Lone Wolves: 7 Assassins Behind Failed Presidential Murder Attempts You May Not Heard Of

Aftermath of the assassination attempt on President Reagan in 1981. Rare Historical Photos

Over the last few decades, presidential assassination attempts have become such regular occurrences, it sometimes feels as if this was always the case. However, it took roughly 46 years before the first assassination on an American President was attempted. The 7th President of the United States, Andrew Jackson, was the first to have an assassin, and the first to escape his would-be killer. Luckily, most attempts fail. Below are some of the most bizarre and mysterious assassination attempts in American history.

Engraving Depicting the Attempted Assassination of Andrew Jackson. Slate.com

Andrew Jackson and the Man who Thought he was King

The failed assassination of President Andrew Jackson was, in many ways, the most miraculous. By all accounts, Jackson’s assassin should have been successful in at least wounding the President. Yet history records a very different outcome. In Jackson’s day, a person with an inclination to end the life of a U.S president could do so with ease. Buildings like the Capitol building and the White House were often open to visitors with little or no security. Typically, no one checked for weapons and a visitor could get very close to important people – including the President.

On a dark and damp January day in 1835, Andrew Jackson was attending the funeral of a Congressman. After the funeral, the rapidly-aging Jackson feebly made his way to the portico of the Capitol building. It was there that a deranged man took advantage of lax security and a public event. A well-dressed man pressed through a crowd getting within 10 feet of Jackson. Without uttering a word, he raised a flintlock pistol and pointed it straight at the heart of the president, pulling the trigger.

The series of events that happened next are hard to believe. Though the percussion cap ignited, it failed to light the gunpowder which would have sent a bullet into the heart of “The Hero of New Orleans” as Jackson was known. Jackson and at least two other men standing close to the assassin attempted to strike at him, but before anyone was able to do so, he produced a second gun, pointing the new firearm at Jackson, once more pulling the trigger. Again, the percussion cap ignited. Again it failed to light the gunpowder.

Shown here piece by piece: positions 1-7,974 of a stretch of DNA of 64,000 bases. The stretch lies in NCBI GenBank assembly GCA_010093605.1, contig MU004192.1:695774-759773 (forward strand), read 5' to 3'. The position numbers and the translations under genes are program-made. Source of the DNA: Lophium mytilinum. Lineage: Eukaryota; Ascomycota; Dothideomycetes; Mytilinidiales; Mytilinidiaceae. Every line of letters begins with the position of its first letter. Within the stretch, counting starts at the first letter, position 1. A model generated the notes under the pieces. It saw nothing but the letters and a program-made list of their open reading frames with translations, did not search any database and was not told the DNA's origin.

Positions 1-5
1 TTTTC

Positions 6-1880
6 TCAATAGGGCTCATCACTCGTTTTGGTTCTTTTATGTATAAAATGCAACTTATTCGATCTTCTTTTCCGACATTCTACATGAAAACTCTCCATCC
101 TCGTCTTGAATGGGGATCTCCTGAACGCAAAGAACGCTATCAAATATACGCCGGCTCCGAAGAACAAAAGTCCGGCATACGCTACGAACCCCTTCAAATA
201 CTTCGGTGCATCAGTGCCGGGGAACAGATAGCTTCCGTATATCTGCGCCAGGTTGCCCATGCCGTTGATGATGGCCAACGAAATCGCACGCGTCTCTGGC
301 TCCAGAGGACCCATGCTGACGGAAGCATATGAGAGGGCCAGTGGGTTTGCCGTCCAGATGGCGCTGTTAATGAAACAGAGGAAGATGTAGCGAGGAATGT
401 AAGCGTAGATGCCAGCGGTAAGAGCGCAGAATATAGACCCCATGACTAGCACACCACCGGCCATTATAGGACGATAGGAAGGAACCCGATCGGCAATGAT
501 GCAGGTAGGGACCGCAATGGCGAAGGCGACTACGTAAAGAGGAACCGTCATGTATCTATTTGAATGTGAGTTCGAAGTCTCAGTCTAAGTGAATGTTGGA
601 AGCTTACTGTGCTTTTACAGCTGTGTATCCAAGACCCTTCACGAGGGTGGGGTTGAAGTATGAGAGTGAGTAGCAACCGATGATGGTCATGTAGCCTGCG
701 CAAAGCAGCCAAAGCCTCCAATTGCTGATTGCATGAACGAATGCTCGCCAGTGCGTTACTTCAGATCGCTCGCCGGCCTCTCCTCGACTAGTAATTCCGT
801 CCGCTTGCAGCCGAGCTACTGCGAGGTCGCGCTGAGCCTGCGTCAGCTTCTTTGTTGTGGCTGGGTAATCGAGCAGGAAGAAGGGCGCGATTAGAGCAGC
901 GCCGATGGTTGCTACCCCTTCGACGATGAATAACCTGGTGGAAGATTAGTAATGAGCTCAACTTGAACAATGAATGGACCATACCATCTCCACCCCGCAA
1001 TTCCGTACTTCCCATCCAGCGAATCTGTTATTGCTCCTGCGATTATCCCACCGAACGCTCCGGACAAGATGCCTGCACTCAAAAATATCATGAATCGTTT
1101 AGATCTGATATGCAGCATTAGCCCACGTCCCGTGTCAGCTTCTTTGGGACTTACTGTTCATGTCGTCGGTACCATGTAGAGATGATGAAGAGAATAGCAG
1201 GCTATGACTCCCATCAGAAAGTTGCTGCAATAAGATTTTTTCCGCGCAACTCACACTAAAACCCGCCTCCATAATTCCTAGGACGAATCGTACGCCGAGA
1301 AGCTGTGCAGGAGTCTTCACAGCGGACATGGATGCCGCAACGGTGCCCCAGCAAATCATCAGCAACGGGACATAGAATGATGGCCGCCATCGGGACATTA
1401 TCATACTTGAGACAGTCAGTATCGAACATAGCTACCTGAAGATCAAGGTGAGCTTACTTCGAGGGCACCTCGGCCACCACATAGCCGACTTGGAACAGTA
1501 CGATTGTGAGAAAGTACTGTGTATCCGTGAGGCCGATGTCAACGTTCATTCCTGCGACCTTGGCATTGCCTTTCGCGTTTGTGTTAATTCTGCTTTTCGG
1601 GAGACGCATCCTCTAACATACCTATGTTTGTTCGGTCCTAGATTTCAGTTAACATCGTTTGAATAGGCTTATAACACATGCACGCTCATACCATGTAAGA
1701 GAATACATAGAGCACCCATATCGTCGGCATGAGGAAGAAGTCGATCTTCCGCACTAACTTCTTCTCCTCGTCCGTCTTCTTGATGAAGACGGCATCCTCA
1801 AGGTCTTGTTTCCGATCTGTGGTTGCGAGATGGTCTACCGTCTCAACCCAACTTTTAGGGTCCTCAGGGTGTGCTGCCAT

Jackson, who earlier in the day was so frail, he needed the assistance of the Treasury Secretary to walk, suddenly experienced a new birth of strength, raising his cane, swinging at the would-be murderer, reportedly yelling: “Let me alone! Let me alone! I know where this came from.” The man was quickly subdued and everyone wanted to know who he was and why he did it.

His name was Richard Lawrence and like so many other presidential assassins, it soon became clear that he was mentally ill. For most of his life, he was a fairly normal man but became increasingly violent as he grew older. Eventually, he began to lose his mind completely, claiming that he was a historical king of England as well as the ruler of Rome. As King of Great Britain, he felt the United States was his personal property. Just one day earlier, he was heard repeating the phrase: “I’ll be damned if I don’t do it!”

Later during his trail, Lawrence interrupted repeatedly and claimed that Jackson was attempting to deny him his royal tribute by attempting to dismantle the national bank. Though it took a jury just a few minutes to find Lawrence was mentally insane, Jackson was convinced he was an agent of the Whigs, the opposing political party, though there were no bases to his accusations. The attempt on his life made Jackson paranoid and even more combative which negatively affected the rest of his presidency.